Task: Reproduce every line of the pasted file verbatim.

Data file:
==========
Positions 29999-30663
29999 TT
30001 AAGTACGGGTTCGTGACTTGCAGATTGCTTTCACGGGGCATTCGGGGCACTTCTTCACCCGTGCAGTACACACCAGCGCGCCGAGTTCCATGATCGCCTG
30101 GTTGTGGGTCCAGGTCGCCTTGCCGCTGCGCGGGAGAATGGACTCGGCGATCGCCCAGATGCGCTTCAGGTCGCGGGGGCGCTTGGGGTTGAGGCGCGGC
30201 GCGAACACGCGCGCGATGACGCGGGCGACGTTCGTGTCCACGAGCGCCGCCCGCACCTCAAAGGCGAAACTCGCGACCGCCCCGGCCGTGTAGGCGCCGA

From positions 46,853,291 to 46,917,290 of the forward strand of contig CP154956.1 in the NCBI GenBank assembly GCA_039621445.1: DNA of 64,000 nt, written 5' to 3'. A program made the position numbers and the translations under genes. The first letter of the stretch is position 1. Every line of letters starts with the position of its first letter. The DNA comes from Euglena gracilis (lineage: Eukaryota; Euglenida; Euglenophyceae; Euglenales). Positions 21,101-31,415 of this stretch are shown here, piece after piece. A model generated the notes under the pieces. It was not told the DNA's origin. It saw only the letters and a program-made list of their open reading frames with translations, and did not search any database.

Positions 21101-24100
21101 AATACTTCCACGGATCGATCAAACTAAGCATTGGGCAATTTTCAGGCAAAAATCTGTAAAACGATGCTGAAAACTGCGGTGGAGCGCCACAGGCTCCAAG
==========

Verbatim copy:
Positions 29999-30663
29999 TT
30001 AAGTACGGGTTCGTGACTTGCAGATTGCTTTCACGGGGCATTCGGGGCACTTCTTCACCCGTGCAGTACACACCAGCGCGCCGAGTTCCATGATCGCCTG
30101 GTTGTGGGTCCAGGTCGCCTTGCCGCTGCGCGGGAGAATGGACTCGGCGATCGCCCAGATGCGCTTCAGGTCGCGGGGGCGCTTGGGGTTGAGGCGCGGC
30201 GCGAACACGCGCGCGATGACGCGGGCGACGTTCGTGTCCACGAGCGCCGCCCGCACCTCAAAGGCGAAACTCGCGACCGCCCCGGCCGTGTAGGCGCCGA

From positions 46,853,291 to 46,917,290 of the forward strand of contig CP154956.1 in the NCBI GenBank assembly GCA_039621445.1: DNA of 64,000 nt, written 5' to 3'. A program made the position numbers and the translations under genes. The first letter of the stretch is position 1. Every line of letters starts with the position of its first letter. The DNA comes from Euglena gracilis (lineage: Eukaryota; Euglenida; Euglenophyceae; Euglenales). Positions 21,101-31,415 of this stretch are shown here, piece after piece. A model generated the notes under the pieces. It was not told the DNA's origin. It saw only the letters and a program-made list of their open reading frames with translations, and did not search any database.

Positions 21101-24100
21101 AATACTTCCACGGATCGATCAAACTAAGCATTGGGCAATTTTCAGGCAAAAATCTGTAAAACGATGCTGAAAACTGCGGTGGAGCGCCACAGGCTCCAAG